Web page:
Now, I'm going to leave aside the fact that Bautista would probably be a non-tender candidate in the winter had he remained a Pirate because of his cost after arbitration, thus making him freely available had JP held off a few more weeks. And I also won't mention that he's really not that much better, offensively or defensively, than Hector Luna, who's already in the Jays system. Or that the Jays had no better than a 3% chance of making the playoffs when Bautista was acquired and really didn't need to add a veteran. I didn't just say all of those things and am now moving on to Diaz...
Let's take a look at the young catcher. He has his flaws (the typical Latin disdain for the base on balls, defensive rawness), but he was always a good hitter for average and had chalked up slow, but steady improvements in his slugging percentage starting at A ball at age 20 right up to his short stint at AAA last year at 23. And then he was struck by an assortment of injuries this year (a bad ankle sprain cost him 2 and a half months) that really hampered the incremental progress he'd been making and robbed him of at least a short-term stint with the Jays.
Of the three top catchers in the system (Diaz/Jeroloman/Arrencibia), Diaz was the closest to being big league ready and I would have given him a mulligan on 2008 and let him try to make the big club as Barajas' backup in spring training. When we had three young catchers with upside we had the luxury of letting them develop at their own speed, albeit with a bit of friendly competition to spur them on. Now we're down to two and should one flame out Guillermo Quiroz-style, then all that depth behind the plate is gone.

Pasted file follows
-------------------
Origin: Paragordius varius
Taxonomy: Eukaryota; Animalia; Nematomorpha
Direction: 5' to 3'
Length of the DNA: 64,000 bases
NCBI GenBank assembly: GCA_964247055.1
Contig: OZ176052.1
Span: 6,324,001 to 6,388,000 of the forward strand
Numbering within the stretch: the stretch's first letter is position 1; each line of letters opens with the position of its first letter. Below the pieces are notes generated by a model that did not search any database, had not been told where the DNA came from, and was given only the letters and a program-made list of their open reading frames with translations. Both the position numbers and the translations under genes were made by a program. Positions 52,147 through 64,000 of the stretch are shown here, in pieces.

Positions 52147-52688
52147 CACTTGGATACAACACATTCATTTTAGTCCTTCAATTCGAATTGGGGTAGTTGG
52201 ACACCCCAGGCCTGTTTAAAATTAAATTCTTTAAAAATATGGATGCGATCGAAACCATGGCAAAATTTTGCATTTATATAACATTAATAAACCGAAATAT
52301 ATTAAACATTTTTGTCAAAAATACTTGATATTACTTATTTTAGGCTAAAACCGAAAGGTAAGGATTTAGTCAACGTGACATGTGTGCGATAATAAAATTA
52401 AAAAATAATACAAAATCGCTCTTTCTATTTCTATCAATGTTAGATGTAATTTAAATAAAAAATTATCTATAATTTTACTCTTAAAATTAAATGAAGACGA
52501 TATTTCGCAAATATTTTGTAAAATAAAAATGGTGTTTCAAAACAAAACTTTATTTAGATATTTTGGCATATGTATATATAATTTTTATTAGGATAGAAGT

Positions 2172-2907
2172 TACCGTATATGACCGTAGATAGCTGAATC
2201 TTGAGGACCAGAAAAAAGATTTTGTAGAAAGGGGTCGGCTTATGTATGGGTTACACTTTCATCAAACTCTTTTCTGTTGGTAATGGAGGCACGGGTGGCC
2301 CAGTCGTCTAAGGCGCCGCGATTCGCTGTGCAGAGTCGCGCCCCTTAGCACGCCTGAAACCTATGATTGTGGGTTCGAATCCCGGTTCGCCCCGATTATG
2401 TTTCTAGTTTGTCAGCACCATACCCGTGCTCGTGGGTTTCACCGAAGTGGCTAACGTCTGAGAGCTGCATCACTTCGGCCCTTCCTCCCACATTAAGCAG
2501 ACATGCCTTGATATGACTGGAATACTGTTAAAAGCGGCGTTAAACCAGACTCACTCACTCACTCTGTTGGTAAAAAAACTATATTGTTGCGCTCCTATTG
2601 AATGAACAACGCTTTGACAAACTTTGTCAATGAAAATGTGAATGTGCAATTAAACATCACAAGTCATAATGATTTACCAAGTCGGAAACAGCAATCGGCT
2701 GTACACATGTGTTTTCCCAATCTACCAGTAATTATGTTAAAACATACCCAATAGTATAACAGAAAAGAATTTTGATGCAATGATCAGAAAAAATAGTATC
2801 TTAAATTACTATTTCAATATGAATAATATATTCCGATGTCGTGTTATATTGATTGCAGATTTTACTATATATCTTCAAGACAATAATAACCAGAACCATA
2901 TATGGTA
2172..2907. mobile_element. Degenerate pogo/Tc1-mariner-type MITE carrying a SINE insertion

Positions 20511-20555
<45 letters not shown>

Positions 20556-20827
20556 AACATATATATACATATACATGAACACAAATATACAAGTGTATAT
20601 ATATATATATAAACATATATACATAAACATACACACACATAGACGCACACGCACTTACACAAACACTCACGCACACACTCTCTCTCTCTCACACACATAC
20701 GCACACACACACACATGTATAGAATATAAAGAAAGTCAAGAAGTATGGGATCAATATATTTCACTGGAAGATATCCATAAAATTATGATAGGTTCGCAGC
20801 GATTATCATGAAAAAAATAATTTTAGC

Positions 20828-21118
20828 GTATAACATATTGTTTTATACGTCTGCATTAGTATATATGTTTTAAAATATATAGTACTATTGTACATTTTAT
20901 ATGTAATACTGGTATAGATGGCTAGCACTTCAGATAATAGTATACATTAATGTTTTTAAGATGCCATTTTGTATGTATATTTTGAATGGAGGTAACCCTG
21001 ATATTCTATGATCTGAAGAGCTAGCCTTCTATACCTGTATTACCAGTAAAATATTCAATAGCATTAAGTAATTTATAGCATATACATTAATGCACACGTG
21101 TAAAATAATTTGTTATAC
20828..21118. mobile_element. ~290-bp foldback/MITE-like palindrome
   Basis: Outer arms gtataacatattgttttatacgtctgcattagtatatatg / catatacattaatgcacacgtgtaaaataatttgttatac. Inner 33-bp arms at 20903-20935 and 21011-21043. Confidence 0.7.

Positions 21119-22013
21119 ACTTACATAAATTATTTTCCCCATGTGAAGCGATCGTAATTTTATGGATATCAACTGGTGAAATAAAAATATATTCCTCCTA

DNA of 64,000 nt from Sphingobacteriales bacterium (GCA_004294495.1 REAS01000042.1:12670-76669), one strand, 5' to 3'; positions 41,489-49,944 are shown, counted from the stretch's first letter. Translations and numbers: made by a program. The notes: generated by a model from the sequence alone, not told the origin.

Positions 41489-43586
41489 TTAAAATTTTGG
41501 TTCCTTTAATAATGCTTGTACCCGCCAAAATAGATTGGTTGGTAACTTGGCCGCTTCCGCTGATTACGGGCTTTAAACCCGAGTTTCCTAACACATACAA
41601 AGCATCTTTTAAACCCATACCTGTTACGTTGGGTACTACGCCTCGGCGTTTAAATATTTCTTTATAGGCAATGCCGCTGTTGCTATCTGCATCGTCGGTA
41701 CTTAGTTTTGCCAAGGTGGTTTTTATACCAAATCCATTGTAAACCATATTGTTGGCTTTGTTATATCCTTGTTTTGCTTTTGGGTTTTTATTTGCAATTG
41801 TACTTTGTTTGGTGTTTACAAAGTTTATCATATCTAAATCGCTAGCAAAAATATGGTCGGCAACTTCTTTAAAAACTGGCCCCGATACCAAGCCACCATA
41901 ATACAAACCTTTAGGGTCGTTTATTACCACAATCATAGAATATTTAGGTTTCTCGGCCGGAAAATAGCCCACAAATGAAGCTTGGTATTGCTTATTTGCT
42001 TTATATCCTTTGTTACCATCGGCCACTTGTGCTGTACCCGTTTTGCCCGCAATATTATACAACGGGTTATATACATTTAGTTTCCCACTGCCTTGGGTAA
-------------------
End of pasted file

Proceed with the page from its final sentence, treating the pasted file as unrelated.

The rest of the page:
JP Ricciardi rarely makes bad trades and that is to his credit as a GM. Still, when the initial speculation was that he'd be sending Russ Adams or a redundant reliever like Frasor (non-tender candidate) or Tallet (probably would've been traded for something like Bautista in the off season) over to the Pirates, I could accept the logic of trading for Bautista. But to give up a younger player who might've been useful in 2009 as a stopgap until JPA's ready for veteran filler with only the longest of Hail Mary shots at the post-season? And where do you find playing time for this guy next year with Hill and Rolen hopefully healthy and J-Mac, Scutaro, and Inglett already filling out your bench?
Time will tell, but I'd say JP got snookered on this one.
-- Johnny Was
Sunday, 24 August 2008
I have compiled a list of the 70, that’s right 70, most important names to know in the Jays’ system. Does that mean we have 70 guys with a legitimate shot at playing in the majors?
No one does. Or, more precisely, any of the 70 might make it, but as a whole, a relatively small percentage will. Thirty percent would be outstanding. But I created such a long list because I wanted to cover every player that someone might come back later and say “what about this guy?”